Our Micro-Climate

We are excited about our new growing climate here at the new farm!   Three ecological phenomenon will help our plants grow earlier, faster, and survive longer.  At least we hope!

First, proximity to the ocean moderates the weather providing for warmer winters and cooler summers than further inland.   We are located on the northern most land area that gets hit by the warm waters of the gulf jet stream.  Tiverton is USDA Plant Hardiness Zone 7a, where the average annual extreme minimum temperature is 0 to 5F, which is one zone warmer than in Berkley MA (Zone 6b).   Yes, we traveled only 30 minutes away and we ended up in a whole climate zone warmer!   In the Fall, our average first day of frost is November 15th.  We hope to experiment with growing some borderline sub-tropical/ mediterranean plants like persimmon and fig trees.


While it will take a year or two to fully understand the land, with its unique patterns of wind, slope, water flow, etc… we have already identified one amazing feature about the geography of our property.  The whole property and all its fields have an eastward aspect/slope with full southern exposure as well.   Angled directly towards the rising sun, these fields get more of a full beam, warming up faster in the morning when temperatures are low.  This, I believe, is preferable compared to late afternoon sun as photosynthesis often slows or stops working as plants get too hot in the afternoon.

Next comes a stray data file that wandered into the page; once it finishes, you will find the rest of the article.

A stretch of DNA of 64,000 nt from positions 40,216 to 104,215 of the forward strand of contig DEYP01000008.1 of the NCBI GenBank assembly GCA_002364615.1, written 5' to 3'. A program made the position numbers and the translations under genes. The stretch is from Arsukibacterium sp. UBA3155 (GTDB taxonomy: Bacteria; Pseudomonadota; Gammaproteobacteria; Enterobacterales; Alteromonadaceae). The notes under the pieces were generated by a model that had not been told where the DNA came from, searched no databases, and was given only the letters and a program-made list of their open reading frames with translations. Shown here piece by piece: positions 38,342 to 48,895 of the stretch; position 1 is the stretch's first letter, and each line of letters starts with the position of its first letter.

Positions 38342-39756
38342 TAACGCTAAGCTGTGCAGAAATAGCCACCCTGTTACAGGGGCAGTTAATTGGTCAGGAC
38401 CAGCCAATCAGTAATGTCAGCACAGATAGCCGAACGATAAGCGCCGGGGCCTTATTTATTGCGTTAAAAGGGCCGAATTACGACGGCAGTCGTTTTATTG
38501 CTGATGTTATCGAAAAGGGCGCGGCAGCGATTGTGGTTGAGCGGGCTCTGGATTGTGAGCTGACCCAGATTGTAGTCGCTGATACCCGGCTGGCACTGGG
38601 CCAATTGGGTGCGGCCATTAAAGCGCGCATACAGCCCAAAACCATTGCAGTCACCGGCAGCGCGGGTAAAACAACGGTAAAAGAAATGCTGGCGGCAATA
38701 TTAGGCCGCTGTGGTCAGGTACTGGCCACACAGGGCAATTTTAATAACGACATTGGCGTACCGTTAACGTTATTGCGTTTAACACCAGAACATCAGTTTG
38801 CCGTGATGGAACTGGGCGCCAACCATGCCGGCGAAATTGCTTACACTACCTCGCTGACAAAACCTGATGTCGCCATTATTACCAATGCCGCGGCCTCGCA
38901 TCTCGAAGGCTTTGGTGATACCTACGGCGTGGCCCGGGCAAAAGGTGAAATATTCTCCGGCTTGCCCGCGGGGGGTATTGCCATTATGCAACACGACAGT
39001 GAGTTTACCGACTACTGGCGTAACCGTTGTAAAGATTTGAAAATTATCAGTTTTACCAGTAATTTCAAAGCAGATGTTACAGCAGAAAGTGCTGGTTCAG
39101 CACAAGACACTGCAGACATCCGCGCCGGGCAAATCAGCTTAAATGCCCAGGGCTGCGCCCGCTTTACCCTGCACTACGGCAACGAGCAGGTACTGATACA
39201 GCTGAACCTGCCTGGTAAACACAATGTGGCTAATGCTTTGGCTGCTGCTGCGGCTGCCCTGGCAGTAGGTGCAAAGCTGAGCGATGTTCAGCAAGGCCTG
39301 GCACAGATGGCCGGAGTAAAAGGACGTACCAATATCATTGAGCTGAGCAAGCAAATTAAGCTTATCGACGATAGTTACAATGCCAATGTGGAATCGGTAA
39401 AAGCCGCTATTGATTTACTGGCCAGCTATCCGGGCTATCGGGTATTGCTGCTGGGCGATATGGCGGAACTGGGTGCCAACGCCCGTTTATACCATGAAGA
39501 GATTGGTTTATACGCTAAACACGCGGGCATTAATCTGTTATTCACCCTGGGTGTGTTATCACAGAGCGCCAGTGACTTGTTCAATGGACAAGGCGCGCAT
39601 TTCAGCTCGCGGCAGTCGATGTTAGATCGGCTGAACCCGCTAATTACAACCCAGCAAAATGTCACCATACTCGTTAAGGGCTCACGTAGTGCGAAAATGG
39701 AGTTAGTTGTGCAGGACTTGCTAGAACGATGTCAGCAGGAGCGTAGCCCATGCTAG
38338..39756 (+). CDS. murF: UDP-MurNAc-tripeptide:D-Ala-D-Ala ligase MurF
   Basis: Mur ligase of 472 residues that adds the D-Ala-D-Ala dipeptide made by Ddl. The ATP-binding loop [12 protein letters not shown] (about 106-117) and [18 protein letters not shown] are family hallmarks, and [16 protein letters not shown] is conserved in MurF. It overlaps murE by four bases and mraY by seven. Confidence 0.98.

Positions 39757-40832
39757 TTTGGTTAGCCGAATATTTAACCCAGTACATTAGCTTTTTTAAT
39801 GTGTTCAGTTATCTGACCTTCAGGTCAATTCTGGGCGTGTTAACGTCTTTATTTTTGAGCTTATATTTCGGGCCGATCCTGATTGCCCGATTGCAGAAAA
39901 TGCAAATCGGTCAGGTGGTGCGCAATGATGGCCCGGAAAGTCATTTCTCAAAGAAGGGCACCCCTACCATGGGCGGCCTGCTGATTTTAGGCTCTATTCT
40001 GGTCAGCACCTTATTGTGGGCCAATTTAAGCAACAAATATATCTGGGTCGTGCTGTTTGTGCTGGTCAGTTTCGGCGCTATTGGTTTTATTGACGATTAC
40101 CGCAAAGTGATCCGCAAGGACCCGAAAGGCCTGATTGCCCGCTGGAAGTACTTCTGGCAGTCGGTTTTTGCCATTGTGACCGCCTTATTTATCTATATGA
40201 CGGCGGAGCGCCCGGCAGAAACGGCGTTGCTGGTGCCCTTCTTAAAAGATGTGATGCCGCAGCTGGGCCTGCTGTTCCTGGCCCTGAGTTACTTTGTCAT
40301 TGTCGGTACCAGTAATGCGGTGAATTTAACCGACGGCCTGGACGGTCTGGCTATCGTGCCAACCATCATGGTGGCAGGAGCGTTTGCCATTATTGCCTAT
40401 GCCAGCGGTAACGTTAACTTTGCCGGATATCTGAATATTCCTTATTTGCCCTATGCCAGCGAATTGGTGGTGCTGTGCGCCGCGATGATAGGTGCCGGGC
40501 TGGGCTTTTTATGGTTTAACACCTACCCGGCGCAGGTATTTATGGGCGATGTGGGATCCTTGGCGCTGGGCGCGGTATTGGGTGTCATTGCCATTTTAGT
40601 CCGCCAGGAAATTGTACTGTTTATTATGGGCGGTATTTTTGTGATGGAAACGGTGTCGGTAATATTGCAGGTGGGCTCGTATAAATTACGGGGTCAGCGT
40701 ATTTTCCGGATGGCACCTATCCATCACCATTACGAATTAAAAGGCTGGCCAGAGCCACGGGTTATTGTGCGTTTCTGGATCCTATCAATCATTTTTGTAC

Add to this is the Nonquit Pond acting as a gigantic mirror, beaming extra light onto the fields.  A similar concept is how some farmers put reflective material on the southern end of their greenhouse or how indoor marijuana growers cover their floors and walls with a reflective film.   This is our view from the top of our fields at about 830am during this time of the year in April.


And another aspect of the micro-climate.   Of course we were overjoyed with the expansive view of the descending fields and the waterfront view.   This view, we have learned, comes with the wind!   With virtually no windbreaks, I’ve been laying awake a night, wondering how well my greenhouse is going to hold up!

We will make sure to update this page next year as we discover more about our land and micro-climate.